During the election campaign Dominic Cummings seemed a remote figure, and now we know why: he was plotting widespread Whitehall reform. In his cri-de-coeur blogpost of 2nd January 2020, Cummings issued a job spec designed to attract unconventional thinkers. Echoing start-up language, he talked of the need for unusual economists, unusual data scientists and “super-talented weirdos”.
It’s something he’s been thinking about for a long while. In 2014, Cummings wrote in another blogpost: “The biggest contrast in personality type and outlook of relevance to politics is not between ‘business’ and ‘politics/civil service’ … [but] between ‘bureaucrats’ and venture capitalists, start-up entrepreneurs and small businesspeople (‘start-ups’ for short).” There is little doubt about which camp Cummings inclines towards.
The idea that Whitehall should learn from business isn’t new. Steve Hilton, former director of strategy to David Cameron, also made northern California his political Mecca, but failed to revolutionise Whitehall during his two years in Downing Street. But will Cummings fare any better at instituting the technical innovation he regards as long overdue?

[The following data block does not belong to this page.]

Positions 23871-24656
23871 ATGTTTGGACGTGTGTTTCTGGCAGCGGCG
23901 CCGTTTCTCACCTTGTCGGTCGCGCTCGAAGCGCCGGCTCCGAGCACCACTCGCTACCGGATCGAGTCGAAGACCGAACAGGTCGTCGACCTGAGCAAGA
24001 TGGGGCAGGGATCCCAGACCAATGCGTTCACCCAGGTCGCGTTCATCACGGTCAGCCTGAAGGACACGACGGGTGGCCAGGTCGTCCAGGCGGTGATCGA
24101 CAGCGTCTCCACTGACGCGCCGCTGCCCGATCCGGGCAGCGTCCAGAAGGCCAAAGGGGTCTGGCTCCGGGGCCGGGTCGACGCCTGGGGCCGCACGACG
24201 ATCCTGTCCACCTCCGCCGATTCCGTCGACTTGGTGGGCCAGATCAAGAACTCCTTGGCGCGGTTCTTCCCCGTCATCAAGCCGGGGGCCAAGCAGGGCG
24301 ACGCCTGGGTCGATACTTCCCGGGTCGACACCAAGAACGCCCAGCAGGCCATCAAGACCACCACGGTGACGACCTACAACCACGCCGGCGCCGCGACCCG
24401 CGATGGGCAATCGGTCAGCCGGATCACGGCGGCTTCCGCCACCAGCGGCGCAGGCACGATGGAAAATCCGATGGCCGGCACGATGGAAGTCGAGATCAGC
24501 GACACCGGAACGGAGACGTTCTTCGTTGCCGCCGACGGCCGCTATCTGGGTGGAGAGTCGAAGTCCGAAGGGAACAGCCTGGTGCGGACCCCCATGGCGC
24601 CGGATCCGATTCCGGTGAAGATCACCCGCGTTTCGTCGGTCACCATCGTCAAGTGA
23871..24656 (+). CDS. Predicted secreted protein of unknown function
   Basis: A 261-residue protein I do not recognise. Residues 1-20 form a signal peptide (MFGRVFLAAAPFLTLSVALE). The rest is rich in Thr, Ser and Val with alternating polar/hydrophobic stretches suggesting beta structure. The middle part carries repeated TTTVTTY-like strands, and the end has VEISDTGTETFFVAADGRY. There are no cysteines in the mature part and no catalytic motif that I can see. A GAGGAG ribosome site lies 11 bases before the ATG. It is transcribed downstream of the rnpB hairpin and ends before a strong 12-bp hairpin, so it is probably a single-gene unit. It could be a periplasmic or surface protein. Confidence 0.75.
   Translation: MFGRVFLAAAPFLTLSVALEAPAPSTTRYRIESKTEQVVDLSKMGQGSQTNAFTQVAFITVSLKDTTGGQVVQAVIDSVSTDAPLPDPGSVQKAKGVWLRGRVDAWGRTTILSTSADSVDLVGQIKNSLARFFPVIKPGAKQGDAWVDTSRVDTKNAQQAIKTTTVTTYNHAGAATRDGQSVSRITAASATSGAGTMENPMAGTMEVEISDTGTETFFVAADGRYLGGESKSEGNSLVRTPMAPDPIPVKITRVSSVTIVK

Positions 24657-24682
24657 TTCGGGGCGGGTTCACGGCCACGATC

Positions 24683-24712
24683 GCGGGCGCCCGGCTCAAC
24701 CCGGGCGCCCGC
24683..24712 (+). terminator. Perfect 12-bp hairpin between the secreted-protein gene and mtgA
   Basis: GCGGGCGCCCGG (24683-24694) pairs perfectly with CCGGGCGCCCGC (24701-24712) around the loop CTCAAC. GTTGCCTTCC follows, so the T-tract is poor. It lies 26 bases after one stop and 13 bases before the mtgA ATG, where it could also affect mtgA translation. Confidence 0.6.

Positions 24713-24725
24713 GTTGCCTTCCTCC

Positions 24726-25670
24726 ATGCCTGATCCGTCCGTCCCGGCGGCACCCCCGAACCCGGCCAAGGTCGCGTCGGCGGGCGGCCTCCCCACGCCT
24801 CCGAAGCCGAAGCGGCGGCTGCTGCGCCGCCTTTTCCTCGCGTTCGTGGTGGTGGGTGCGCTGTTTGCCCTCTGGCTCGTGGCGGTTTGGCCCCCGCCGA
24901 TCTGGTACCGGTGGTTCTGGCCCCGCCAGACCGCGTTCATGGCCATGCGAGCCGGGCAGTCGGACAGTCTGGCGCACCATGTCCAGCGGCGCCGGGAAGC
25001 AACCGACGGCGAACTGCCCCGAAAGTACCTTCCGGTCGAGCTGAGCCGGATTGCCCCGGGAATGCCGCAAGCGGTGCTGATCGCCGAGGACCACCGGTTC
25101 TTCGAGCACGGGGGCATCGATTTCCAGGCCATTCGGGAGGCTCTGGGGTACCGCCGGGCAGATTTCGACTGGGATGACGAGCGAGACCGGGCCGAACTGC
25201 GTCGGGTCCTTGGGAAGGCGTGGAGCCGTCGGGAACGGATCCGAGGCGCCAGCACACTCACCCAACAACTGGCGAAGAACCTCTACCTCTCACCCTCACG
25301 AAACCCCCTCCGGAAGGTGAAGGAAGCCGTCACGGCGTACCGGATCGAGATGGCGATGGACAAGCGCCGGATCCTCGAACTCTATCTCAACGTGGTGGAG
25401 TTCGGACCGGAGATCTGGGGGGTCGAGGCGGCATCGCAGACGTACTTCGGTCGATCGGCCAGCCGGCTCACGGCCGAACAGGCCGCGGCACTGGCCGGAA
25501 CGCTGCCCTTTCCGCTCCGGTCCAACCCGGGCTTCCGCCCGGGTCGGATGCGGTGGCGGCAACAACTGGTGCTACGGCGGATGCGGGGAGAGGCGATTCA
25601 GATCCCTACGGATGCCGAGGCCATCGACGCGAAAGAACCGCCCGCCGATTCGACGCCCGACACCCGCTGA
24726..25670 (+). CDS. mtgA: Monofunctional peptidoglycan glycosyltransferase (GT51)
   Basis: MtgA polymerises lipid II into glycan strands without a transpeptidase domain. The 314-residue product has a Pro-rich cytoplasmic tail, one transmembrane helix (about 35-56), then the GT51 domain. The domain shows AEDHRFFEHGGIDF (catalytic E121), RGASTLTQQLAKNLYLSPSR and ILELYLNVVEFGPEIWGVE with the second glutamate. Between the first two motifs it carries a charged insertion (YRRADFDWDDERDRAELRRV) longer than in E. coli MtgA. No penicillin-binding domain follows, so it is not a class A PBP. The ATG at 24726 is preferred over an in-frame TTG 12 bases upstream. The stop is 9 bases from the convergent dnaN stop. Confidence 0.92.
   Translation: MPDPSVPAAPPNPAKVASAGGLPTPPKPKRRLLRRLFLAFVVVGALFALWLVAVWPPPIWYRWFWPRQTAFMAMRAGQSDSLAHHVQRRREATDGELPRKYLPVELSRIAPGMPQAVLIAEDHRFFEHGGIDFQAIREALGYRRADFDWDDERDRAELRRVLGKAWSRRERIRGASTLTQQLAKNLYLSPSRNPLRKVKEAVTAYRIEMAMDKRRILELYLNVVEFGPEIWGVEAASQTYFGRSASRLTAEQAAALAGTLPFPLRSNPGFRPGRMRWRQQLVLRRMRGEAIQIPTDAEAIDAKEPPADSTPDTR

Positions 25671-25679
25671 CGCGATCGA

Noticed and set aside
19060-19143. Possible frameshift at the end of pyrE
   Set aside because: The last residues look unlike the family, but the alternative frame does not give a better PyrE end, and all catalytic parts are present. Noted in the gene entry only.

Plenty of people think Westminster could learn a lot from Britain’s start-up culture. Hayley Smith, head of marketing agency Boxed Out PR, has worked with government task forces in the departments of education and international development. “Start-up businesses are fantastic at adapting and problem-solving, and answering their customers’ demands,” she says. “Politicians need to learn to adapt to changing markets and break away from policies and ideals that no longer suit the public,”